Cook Island

All photos credit Florian Christoph

The Flat is Back!

Good morning world – the flat is back! Racing never sleeps but Cheltenham was yesterday, the Curragh is today. I’m genuinely excited, going into my fourth year as a Curragh member, a racetrack that is so fucked up that it’s actually great. It’s called charm, I guess. I mean, once the whole thing is revamped, will it still have the same old shabby character which I love so much? Maybe I’m the only one who’s going to miss those power cables waving frighteningly close over racegoers heads in the ever present wind.

Anyway, there’s at least one more year to enjoy it all in it’s full glory. And knowing the Irish by now, after living five years+ in the land of rain, I understand that timetable- and plans are generally nice things to have but nothing to obbey to. Sure, we do that bit different in Germany, but hey, if you don’t like it, you can right feck off! I’m not complaining – I like it exactly that way!

But what I try to say: while there is seemingly a timeline in place to complete the “new Curragh”, the likelihood of it starting on time, never mind the actual completion, is probably slim.

Whatever, that wasn’t the point I wanted to make. Point is: I’m excited. The flat is back! My love – I do like the jumps too – but I like fast horses just a bit more.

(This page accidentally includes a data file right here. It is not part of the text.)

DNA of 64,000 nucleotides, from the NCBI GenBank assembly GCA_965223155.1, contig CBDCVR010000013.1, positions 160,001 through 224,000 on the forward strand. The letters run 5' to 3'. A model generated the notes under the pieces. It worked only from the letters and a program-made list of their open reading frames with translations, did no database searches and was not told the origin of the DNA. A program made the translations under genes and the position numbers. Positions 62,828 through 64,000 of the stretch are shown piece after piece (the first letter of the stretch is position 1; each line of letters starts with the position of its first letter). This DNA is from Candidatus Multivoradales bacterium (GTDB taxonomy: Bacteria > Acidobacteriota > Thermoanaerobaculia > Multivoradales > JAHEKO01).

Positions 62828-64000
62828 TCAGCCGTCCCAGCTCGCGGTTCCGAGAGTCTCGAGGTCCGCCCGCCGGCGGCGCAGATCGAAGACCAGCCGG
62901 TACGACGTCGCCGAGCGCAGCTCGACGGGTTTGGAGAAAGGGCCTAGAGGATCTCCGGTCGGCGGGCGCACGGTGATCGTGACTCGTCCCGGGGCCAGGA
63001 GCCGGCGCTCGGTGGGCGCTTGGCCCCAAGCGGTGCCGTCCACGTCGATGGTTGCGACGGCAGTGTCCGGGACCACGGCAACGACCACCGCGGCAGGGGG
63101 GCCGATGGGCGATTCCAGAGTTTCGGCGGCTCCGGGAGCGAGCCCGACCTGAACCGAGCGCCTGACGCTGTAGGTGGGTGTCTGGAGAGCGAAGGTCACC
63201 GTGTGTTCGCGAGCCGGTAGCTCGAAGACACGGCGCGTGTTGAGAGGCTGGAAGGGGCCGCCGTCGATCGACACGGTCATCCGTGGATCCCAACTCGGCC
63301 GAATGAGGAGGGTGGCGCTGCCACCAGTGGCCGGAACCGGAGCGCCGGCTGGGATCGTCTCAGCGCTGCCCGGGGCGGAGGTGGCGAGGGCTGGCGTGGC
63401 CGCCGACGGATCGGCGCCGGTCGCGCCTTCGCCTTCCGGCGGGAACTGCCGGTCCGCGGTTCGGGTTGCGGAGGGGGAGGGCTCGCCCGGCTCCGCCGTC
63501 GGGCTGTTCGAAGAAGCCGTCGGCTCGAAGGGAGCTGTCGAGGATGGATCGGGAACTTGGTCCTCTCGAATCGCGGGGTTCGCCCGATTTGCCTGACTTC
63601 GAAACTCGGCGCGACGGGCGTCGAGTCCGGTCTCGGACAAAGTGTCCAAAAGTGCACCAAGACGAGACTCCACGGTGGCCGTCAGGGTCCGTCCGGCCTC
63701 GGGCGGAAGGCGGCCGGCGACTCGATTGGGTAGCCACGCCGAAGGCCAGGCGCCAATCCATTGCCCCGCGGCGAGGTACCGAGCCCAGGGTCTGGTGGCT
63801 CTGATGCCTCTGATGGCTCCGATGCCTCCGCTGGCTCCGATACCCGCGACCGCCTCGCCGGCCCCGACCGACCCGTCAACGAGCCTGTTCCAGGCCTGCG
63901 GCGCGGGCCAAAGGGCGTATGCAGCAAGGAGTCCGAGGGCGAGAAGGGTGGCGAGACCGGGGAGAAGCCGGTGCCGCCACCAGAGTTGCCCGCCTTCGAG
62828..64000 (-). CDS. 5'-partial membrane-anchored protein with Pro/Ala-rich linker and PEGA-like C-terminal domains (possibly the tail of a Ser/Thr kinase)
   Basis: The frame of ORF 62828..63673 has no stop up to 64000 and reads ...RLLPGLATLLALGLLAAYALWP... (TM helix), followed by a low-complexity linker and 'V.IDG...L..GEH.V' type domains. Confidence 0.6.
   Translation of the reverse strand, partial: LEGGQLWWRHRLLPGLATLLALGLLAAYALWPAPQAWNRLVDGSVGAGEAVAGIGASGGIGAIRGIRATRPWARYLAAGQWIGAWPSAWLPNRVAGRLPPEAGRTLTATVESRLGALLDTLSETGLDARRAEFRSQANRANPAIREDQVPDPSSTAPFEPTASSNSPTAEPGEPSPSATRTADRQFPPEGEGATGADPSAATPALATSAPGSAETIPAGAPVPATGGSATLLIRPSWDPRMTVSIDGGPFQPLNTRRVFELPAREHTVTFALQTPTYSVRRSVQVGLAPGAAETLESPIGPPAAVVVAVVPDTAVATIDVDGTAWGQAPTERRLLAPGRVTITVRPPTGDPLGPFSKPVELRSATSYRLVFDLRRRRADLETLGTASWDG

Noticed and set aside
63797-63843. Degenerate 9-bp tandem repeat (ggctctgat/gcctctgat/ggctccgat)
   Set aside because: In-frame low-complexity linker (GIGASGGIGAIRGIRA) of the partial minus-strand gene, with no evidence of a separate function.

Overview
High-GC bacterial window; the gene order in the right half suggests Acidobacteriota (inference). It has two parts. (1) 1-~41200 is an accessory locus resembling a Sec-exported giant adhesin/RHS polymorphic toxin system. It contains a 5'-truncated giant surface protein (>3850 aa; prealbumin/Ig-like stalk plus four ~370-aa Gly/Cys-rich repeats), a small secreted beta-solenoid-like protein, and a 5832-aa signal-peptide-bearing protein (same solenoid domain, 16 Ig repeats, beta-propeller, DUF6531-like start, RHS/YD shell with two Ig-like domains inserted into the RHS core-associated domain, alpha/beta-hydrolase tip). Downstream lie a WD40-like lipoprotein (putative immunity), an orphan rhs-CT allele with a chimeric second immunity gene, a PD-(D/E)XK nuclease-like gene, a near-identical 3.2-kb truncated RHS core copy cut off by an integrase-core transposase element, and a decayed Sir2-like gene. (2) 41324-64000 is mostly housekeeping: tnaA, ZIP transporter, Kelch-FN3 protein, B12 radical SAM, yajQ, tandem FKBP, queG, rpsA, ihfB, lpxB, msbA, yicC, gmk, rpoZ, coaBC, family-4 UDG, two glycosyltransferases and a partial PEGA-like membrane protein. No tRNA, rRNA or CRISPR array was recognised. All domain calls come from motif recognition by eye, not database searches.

The Curragh opener looks pretty decent. Three fair maiden races – some nice types where unveiled here over the last couple of years – quite intriguing handicaps, particularly the 1m one for three year olds with a market leader who’s got an entry for the Derby. The Irish Lincoln is as massive a field as you can get and quite a deep race too. The first pattern race of the new season brings some unexposed and more experienced fillies together. And that all on soft ground – how could it  be any different?! So let’s have a look:

2.10 – 5f Maiden: Jim Bolger won this one on a number of occasions in the past, most notably with Dawn Approach. But the year before his Whip Rule was successful, and that is noteworthy because Intensely Focussed hails from the same family and is therefore not surprisingly the favourite here.